ACT UP by the early to mid 1990s began to come apart amidst internal conflict over its direction. The film does not shy away from this moment and shows some of the footage of meetings in which these tensions are manifest. Larry Kramer, the playwright and ACT UP founder, witnessing this conflict is aghast and shouts down the back and forth in a meeting, “We are in the middle of a fucking plague.” “Until we get our act together we are as good as dead.”

The nature of the disputes that rent ACT UP have much to do with the mainstreaming and taming of the movement as it grappled with a system initially deemed hostile to it but ultimately one that could gradually accommodate them. The Centers for Disease Control (CDC), the National Institutes of Health (NIH), and to some extent drug companies like Merck became more willing partners to move the scientific process of drug discovery and testing along to get therapies available faster as ACT UP demanded.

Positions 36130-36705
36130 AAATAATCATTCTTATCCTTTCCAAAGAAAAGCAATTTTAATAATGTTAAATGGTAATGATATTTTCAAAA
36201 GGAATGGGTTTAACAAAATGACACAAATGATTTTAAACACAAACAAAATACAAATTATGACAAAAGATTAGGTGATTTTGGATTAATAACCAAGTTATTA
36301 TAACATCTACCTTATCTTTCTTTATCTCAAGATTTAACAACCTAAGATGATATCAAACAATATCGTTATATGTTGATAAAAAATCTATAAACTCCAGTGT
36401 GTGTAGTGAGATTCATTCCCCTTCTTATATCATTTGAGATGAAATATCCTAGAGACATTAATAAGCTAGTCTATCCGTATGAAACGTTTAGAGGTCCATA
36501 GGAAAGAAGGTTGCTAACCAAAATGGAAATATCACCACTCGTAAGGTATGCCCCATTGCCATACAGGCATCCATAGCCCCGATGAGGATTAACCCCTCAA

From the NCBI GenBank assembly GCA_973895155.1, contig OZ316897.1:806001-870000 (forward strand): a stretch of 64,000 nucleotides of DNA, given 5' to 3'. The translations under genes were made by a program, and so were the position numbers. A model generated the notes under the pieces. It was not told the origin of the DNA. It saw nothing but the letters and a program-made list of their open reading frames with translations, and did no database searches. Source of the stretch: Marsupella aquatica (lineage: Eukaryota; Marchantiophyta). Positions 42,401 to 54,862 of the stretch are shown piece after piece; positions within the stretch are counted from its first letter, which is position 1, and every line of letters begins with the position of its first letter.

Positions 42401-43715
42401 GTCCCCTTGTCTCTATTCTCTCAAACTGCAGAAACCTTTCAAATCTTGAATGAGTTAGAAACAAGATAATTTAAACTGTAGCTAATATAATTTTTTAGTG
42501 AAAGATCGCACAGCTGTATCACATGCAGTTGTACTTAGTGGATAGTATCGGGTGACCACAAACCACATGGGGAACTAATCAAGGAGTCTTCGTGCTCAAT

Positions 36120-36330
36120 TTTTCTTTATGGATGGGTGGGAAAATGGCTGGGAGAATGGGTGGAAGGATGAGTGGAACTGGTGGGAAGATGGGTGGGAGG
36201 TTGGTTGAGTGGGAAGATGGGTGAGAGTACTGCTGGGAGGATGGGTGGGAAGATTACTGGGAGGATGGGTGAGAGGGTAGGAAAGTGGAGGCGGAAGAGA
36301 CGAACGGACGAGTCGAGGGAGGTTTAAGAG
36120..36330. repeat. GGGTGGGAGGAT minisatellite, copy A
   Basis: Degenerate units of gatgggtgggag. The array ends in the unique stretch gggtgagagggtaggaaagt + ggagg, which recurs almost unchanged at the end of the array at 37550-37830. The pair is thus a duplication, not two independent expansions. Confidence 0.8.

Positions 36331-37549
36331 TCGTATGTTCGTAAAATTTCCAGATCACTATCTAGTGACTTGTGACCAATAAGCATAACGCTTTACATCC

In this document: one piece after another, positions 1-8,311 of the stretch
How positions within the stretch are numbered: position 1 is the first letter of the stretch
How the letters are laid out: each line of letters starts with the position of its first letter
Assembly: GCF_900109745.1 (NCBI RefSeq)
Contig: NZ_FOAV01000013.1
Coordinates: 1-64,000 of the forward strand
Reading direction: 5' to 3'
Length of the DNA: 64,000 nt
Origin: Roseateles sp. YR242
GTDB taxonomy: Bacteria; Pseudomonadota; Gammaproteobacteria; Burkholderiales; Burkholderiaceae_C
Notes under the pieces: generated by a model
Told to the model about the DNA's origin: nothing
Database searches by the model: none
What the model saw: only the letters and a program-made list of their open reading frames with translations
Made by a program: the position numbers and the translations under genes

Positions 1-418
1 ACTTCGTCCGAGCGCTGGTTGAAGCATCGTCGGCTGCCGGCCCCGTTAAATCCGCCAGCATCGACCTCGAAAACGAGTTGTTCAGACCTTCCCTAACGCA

This increasing coziness of some in the movement, especially the T&D Committee (or Treatment and Data), to government and business ultimately became a strong enough rift for some of them to break off and form their own organization, the Treatment Action Group (TAG). Other divisions, that perhaps get less coverage here than they have in academic circles, is the fault line between those HIV positive, many of them white gay men, and allies, some of them lesbians, who tried to bring attention to wider sets of social issues facing the community of those living with HIV. For those living with HIV, the emphasis was largely on getting drugs into bodies. For others, issues like discrimination, both gender and racial, demanded more attention.